On June 2, Open Buffalo welcomed two new team members for the summer. Caro Achar and Lauren Lang are students at Cornell University’s School of Industrial and Labor Relations (ILR), and recipients of the school’s The High Road Runs Through the City service learning fellowship. Both young women are assisting Open Buffalo with research and grassroots organizing through the end of July. Achar and Lang recently sat down with Open Buffalo Scribe Adrienne Hill to speak about their backgrounds, their interests, and what drew them to spend a summer in Buffalo:
How did you come to be interested in economic development issues, and this fellowship in particular?
CA: I emigrated from India when I was seven years old, and one of the first things I noticed about America, in contrast to India, was the capacity for change that exists in the United States. Which, due to rampant corruption in India, isn’t as possible. So, beginning with that, and the fact that my mom’s a teacher, I got very involved in social justice work and union work. And when ILR came around, it seemed like the ideal major to pursue, to keep my involvement going strong in social justice.
In terms of this fellowship, I was fascinated by helping a city that had prospered insanely well in the past, and then had fallen on hard times. And understand how grassroots [organizing] could go towards helping such an organization, helping such a city benefit, by combining community efforts and combining public policy work.
LL: For me, I actually started off [at] Cornell in a different college, and then I started taking a couple classes in the ILR School. And I really liked it. I thought they were super interesting, and they were things that you could actually apply to the real world.
As far as this fellowship—I do a lot of leadership on campus, so it was really important to me to be able to come to a new city and help people who are underrepresented in leadership roles become leaders, and get that skill set, and try and make change themselves.
Lauren, you have said that you come from a city a lot like Buffalo in a lot of ways. What are the similarities and differences?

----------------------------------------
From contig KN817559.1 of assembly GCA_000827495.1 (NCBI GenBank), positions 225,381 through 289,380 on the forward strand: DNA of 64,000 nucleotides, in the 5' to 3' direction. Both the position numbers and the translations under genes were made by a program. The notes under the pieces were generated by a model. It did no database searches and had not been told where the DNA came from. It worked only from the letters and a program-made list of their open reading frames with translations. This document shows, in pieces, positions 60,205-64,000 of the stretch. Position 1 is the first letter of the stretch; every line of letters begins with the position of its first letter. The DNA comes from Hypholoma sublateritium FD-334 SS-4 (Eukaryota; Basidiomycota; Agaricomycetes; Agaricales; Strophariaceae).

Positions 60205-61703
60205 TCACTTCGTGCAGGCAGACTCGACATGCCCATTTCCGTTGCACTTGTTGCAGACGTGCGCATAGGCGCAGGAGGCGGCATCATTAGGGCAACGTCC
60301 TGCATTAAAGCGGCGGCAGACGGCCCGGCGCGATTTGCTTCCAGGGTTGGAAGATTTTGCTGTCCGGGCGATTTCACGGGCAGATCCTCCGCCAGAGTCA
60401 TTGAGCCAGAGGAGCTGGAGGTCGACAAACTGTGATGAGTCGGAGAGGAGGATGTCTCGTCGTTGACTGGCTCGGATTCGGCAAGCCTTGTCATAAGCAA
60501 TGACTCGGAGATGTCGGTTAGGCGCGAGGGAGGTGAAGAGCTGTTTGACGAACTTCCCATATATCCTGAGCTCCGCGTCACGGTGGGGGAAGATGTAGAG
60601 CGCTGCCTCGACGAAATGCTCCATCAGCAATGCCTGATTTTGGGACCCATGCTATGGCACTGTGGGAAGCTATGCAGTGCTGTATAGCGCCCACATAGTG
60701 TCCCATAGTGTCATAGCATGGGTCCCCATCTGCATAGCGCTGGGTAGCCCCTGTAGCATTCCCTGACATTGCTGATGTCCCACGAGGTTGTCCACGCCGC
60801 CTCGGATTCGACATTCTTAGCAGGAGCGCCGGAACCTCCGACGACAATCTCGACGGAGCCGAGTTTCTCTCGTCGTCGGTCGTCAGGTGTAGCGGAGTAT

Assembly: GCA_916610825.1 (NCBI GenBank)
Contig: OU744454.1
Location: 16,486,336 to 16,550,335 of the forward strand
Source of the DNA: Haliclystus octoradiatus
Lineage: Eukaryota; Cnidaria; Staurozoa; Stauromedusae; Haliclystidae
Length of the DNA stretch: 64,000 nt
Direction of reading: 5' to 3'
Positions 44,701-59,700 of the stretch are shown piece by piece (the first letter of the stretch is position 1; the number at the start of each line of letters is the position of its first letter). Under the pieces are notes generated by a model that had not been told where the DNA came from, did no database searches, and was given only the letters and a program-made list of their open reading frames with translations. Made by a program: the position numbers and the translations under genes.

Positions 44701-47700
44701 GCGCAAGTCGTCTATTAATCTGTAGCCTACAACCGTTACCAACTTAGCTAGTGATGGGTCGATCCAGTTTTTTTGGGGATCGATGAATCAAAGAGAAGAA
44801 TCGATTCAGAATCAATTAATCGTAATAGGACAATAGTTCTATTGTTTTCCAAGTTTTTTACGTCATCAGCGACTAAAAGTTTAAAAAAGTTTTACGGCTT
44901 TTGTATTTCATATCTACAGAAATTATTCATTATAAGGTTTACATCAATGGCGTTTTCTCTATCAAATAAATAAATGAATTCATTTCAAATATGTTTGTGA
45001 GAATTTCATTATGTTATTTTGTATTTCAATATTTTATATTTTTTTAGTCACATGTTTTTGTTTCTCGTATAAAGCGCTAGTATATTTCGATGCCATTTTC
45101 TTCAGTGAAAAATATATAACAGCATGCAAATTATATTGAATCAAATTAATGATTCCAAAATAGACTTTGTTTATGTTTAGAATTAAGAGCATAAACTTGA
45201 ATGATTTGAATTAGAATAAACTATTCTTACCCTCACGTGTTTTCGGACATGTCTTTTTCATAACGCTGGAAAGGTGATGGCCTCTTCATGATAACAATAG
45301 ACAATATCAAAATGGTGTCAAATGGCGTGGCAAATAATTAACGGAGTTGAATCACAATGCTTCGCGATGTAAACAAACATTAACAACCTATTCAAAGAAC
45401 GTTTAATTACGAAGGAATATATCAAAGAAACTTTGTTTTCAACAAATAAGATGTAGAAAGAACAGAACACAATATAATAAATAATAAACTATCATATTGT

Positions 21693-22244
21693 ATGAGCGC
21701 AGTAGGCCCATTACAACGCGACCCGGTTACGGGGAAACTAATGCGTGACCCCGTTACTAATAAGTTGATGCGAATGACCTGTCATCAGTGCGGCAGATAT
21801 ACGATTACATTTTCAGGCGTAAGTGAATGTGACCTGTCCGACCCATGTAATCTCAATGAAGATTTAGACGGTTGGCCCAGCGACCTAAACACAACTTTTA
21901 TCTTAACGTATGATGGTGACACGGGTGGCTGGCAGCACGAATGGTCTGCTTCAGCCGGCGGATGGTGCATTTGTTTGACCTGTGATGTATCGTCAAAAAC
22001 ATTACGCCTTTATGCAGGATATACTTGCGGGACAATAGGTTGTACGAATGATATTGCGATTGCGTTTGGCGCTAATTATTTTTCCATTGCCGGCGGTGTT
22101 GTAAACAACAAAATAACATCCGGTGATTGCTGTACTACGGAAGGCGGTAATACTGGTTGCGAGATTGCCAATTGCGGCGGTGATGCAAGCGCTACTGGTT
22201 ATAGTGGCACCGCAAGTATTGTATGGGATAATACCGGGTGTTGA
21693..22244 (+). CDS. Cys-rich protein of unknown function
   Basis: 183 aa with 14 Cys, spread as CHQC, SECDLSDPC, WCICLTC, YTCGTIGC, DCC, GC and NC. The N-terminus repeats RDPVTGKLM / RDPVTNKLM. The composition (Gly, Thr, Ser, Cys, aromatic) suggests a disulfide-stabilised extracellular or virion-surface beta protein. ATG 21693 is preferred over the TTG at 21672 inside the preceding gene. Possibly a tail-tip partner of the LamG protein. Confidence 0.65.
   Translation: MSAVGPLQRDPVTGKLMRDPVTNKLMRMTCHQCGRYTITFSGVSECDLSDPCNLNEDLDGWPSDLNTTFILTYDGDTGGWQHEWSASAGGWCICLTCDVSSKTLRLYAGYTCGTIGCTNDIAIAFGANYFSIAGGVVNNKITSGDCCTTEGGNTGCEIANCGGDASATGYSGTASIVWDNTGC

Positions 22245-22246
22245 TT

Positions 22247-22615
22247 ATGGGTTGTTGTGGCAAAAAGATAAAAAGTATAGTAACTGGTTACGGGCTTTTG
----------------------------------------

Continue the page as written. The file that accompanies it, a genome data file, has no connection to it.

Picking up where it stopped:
LL: I come from Cleveland, Ohio, which many people consider to be a Rust Belt city, because it was huge in the steel industry. And since that started being outsourced to places like China, it’s kind of depleted and had to revive itself into new industries, and revamping the whole image of the city. And I kind of see a lot of that in Buffalo. A lot of the [neighborhoods], like Allentown and Elmwood, parallel a lot of the smaller communities that are starting to rise in Cleveland, like Tremont, Coventry. And then, I also see the riverside, or Canalside, here, as very similar to what Cleveland’s trying to do with their riverside. It’s a lot of people who are really passionate about their city, trying to make change.
Caro, you grew up in Houston. How do your hometown and family life influence your work? And why did you choose to focus on labor relations in your pursuit of social justice?
CA: I honestly came from a pretty sheltered area. I grew up in the suburbs right outside of Houston, so my exposure to most of the inner city life was very little affected by the very poor neighborhoods and the very underrepresented neighborhoods. However, because my mom teaches school in inner-city Houston, I did end up getting the exposure to the underbelly of the city. And understanding the unfortunate poverty that comes from those situations, or students’ inability to learn because they’re too busy working a job that’s not paying them wages that they can then give back to their family, and so they have to work another job and don’t have enough time for homework. It’s the cycle of abuse that essentially undervalues and underrepresents members of our society who could do so much good.